Born Free is convinced that the complex needs of cetaceans cannot be met in captivity.
Cetaceans (whales, dolphins and porpoises) suffer physically and mentally from life in captivity. The physical, sensory and social environment in which these animals have evolved to live contrasts dramatically with the restricted and barren tanks found in dolphinaria, where cetaceans are held for viewing or performance to entertain visitors.
How Born Free is working on this issue
Born Free campaigns for changes to national and international legislation to bring the exploitation of cetaceans in captivity to an end, whilst calling for higher standards of care and animal welfare in the short term. As a priority, Born Free calls for the end to wild capture and breeding of cetaceans in captivity, and an end to the training of cetaceans to perform unnatural behaviour and interacting with humans in swim-with and petting activities.
In 1987, Born Free and Whale and Dolphin Conservation published a joint report on UK dolphinaria, exposing the poor conditions in which many of Britain’s dolphins were kept. This report gave weight to Born Free’s campaign Into the Blue in 1991, which saw the closure of the last UK dolphinaria and the rescue and release of the country’s last captive dolphins back to the wild. Since then, no dolphinaria have been constructed in the UK and the country has remained captive cetacean free.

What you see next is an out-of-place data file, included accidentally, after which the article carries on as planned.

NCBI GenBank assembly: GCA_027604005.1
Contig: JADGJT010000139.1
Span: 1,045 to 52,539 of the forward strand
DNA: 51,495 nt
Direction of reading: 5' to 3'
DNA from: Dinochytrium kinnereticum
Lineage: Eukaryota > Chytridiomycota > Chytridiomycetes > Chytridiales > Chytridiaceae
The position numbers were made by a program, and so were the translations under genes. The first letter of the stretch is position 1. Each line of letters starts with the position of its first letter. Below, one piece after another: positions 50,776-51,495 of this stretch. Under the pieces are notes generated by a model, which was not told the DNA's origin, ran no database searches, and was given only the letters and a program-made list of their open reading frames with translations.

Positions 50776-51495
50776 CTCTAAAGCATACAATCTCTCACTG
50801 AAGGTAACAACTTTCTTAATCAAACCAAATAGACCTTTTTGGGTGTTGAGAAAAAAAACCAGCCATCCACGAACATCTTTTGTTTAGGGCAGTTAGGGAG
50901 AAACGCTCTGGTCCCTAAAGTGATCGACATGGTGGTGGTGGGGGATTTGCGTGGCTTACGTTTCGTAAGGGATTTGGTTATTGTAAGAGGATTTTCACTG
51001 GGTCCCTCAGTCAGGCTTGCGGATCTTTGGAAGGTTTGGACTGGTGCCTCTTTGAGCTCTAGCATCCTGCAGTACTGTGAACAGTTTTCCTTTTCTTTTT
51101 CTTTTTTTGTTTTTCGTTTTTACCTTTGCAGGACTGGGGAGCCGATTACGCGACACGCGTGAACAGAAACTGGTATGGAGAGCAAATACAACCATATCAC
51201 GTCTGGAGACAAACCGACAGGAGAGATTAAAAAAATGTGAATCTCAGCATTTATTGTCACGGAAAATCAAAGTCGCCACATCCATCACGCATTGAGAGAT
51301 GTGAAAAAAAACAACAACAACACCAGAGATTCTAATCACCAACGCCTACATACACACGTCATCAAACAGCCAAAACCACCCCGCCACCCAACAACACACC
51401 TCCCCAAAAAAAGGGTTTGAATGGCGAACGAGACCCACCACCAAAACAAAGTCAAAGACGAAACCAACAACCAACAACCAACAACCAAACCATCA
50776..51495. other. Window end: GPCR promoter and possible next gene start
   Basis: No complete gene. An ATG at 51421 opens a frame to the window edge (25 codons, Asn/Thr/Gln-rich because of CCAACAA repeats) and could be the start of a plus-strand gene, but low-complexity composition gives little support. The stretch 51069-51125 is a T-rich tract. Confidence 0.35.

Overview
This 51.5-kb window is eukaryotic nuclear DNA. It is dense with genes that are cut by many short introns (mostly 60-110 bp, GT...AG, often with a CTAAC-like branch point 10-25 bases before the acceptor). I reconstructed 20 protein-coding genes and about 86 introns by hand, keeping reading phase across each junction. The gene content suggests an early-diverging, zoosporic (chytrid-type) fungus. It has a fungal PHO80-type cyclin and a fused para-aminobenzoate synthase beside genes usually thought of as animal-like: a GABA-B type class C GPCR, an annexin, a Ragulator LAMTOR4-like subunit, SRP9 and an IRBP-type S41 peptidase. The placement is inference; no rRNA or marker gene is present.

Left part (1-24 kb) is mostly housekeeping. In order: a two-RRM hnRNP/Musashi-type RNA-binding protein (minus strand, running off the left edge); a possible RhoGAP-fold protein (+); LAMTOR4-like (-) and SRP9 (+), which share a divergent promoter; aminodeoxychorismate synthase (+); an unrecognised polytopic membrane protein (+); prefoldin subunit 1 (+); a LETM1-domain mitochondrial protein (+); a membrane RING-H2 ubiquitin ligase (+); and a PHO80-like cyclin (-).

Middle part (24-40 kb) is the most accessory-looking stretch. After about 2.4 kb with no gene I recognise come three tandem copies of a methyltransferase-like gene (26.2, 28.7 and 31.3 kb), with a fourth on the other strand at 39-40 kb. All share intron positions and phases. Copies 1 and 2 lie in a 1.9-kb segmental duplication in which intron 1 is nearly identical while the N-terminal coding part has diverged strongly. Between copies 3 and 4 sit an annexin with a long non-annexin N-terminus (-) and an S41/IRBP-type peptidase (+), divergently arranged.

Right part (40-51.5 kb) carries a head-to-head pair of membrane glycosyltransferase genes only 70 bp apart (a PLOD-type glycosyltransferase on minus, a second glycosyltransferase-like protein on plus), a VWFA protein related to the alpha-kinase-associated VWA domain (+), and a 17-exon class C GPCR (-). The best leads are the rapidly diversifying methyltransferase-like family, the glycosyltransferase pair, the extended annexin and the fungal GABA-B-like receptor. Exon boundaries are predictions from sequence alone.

In 2011, Born Free and Whale and Dolphin Conservation published the results of investigations into the status and performance of 18 dolphinaria across the EU. It revealed that dolphinaria were generally failing to meet the requirements of EU legislation, which aims to protect whales and dolphins in captivity.
Born Free is a member of the Dolphinaria-Free Europe coalition, established in 2014, representing a global community of NGOs and professionals working together on behalf of cetaceans throughout Europe. Born Free works to raise awareness of poor conditions and encourage an informed public to consider directing their support away from keeping cetaceans in captivity. We are proud to have rescued individual captive cetaceans, rehabilitating them and safely returning them to the wild, and we support the development of high-quality sanctuaries to provide improved lifetime care for cetaceans currently in captivity who cannot be released to the wild.
What you can do to help
Help raise awareness of the plight of cetaceans in captivity by signing our pledge not to take ‘Selfish Selfies’ – photos that use captive wild animals such as dolphins and whales as photo props.